Still, 45 games is more than the mini Nintendo consoles. Yea, but of the 30 NES Classic and 21 SNES Classic games, none of them are true stinkers. Sure, not everyone loves Balloon Fight or Kirby’s Dream Course, but they are much better than the shoehorned Space Invaders and Pong clones in the Genesis Flashback.

Okay, but owners of original Genesis cartridges can pop them in and play like an original Genesis, right?

Herein lies the greatest fault with the Genesis Flashback: it’s not a good Genesis console.

Like its competition from Nintendo and its Flashback stable mates from Atari, the built-in games are emulated. That in and of itself is no big deal. Emulation for the Genesis/Mega Drive has been solid for a generation on PC. The Flashback hardware, however, has a real hard time emulating the original console properly. Framerate skips are fairly common, especially in fast games like Sonic the Hedgehog 2. It doesn’t get better when you use original cartridges. Overall, this hardware has a hard time keeping up with Genesis games.

Nowhere is this more apparent than with the sound emulation. I’ve harped enough about my love for chiptune music. The original Genesis/Mega Drive hardware sported a Yamaha YM2612 FM synthesizer and a Texas Instruments SN76489 Programmable Sound Generator. While this audio hardware was vastly inferior to the Sony-developed S-SMP audio coprocessor in the SNES, it was still capable of some great sound and music. AtGames seems to have replaced the Yamaha/TI combo in the Genesis with a rusty pot and the cat whiskers Uncle Pecos yanked off Tom’s face.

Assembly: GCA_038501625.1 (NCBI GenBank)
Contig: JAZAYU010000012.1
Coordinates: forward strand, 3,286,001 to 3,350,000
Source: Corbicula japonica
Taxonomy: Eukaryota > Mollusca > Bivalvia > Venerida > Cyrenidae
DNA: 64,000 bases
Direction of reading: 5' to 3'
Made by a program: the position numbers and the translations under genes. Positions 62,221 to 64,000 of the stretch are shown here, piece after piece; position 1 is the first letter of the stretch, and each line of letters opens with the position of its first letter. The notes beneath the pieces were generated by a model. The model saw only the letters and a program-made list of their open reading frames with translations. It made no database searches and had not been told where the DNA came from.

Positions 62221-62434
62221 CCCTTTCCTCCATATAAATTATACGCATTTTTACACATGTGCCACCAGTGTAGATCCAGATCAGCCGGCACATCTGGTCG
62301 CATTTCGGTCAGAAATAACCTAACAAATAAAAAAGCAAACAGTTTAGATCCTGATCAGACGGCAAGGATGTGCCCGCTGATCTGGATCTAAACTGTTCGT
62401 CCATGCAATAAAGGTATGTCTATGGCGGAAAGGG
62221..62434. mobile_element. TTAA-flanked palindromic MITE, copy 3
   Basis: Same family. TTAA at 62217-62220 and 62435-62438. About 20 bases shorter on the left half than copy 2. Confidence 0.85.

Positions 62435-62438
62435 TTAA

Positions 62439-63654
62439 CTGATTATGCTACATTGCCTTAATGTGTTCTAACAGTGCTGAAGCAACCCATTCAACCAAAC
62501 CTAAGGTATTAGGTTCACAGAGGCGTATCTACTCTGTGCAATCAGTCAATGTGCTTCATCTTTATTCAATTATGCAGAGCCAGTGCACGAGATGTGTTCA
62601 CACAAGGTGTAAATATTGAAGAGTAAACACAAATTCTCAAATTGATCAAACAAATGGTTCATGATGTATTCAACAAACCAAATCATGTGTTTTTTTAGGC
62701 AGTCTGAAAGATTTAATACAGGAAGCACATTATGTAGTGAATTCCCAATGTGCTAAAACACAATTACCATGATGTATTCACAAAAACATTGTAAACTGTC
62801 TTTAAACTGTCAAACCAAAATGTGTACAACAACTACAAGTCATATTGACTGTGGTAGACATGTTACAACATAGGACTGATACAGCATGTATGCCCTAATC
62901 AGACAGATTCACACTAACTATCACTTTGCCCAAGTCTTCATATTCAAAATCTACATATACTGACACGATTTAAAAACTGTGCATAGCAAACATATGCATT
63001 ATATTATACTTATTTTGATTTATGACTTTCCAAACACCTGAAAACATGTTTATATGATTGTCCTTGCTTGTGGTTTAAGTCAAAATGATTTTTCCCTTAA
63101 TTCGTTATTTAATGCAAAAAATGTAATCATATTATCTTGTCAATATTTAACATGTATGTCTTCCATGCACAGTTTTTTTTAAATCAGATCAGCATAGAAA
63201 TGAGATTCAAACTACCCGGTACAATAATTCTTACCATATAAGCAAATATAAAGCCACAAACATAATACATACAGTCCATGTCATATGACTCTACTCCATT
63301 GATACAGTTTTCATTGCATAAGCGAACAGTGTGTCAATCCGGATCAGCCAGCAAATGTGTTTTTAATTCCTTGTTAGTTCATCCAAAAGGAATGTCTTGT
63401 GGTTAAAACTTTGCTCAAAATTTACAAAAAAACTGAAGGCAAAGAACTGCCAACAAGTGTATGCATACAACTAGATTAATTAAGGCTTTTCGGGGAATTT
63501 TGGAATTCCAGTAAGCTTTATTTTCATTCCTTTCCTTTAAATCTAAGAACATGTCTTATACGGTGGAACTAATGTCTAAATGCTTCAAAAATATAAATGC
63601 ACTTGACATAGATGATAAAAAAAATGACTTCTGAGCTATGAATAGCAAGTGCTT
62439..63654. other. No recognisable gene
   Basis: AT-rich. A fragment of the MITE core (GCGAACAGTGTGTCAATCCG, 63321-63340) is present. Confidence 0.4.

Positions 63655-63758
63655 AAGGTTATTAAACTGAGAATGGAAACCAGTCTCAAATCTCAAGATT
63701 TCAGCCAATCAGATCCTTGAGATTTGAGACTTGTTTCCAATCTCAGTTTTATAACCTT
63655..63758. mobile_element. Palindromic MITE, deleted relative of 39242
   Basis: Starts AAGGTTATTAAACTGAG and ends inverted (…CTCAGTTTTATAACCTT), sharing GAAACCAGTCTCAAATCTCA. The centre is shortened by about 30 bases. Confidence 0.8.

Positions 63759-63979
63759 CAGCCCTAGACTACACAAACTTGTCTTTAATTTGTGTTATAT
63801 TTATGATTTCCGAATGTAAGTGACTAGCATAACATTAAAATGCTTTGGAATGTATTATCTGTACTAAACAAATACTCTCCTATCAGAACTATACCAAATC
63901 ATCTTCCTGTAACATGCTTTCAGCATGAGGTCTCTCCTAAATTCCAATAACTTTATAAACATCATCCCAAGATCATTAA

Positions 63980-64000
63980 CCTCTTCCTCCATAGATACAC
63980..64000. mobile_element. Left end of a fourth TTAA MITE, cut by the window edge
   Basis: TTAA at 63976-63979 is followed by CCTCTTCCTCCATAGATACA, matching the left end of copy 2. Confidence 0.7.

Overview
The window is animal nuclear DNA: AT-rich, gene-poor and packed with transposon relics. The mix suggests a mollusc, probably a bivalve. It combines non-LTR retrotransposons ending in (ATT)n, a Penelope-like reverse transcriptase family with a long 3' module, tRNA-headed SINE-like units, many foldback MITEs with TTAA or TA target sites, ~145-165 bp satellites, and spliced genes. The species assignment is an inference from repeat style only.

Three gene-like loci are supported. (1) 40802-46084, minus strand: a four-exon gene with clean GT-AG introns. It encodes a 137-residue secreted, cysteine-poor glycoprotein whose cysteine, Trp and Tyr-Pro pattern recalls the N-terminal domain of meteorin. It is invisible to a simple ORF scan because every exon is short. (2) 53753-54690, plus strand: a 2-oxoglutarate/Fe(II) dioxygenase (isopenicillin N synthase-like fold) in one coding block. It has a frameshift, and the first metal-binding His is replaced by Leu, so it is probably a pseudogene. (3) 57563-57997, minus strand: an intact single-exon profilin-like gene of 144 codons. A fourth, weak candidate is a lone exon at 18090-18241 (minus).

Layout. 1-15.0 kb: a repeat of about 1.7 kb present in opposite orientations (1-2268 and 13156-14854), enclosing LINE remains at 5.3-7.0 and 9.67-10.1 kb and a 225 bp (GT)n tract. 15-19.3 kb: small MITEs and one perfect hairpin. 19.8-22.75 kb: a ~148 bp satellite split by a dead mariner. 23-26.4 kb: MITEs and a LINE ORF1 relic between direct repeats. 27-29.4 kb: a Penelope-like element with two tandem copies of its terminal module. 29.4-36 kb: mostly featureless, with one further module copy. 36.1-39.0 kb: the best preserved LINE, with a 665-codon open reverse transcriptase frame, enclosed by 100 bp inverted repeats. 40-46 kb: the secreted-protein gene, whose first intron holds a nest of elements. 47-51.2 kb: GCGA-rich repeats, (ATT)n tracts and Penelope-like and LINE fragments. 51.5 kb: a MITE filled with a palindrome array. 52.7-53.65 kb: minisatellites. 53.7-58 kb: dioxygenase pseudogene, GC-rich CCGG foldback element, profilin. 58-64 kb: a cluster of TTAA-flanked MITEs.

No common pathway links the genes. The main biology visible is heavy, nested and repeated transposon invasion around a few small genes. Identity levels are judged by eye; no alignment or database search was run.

(Sorry. I just had to include Uncle Pecos in an article. I LOVE TOM & JERRY!)

Nothing will yank a gamer out of the nostalgia of playing retro classics faster than poor sound. The tunes and sound effects sound muffled and almost out of tune in certain spots. Playing Sonic the Hedgehog’s first level, which sports a great theme, is painful on this console. I would call its audio performance to be beyond sub par.

Further examination reveals some more rough patches. The controllers do not navigate the interface very well. During gameplay, the framerate hiccups and spotty control inputs make navigating more difficult stretches of games like Chakan: The Forever Man difficult. The console’s build quality is also suspect, feeling more like a hollowed-out plastic toy than a piece of electronics.

To be fair, AtGames recently stated that review units of the Genesis Flashback consoles are faulty. They pin the blame on faulty firmware and promise an update on production units. Time will only tell if these issues get ironed out.

For now, however, there is no way I can recommend the Genesis Flashback. SEGA fans who don’t want to mess with emulation can get a much better experience with Sonic’s Ultimate Genesis Collection. The compilation, available for the Xbox 360 and PlayStation 3, contains only 40 games and omits the Mortal Kombat trilogy. But the Streets of Rage and Golden Axe trilogies are included. Plus, they all work flawlessly. Of course, emulation via PC or a Raspberry Pi remains viable options for those who wish to go that route. Either way, SEGA fans will have a much better time than with the Flashback.

He has been playing video games for longer than he would like to admit, and is passionate about all retro games and systems. He also goes to bars with an NES controller hoping that entering the Konami code will give him thirty chances with the drunk chick at the bar. His interests include vodka, old-school games, women, vodka, and women gamers who drink vodka.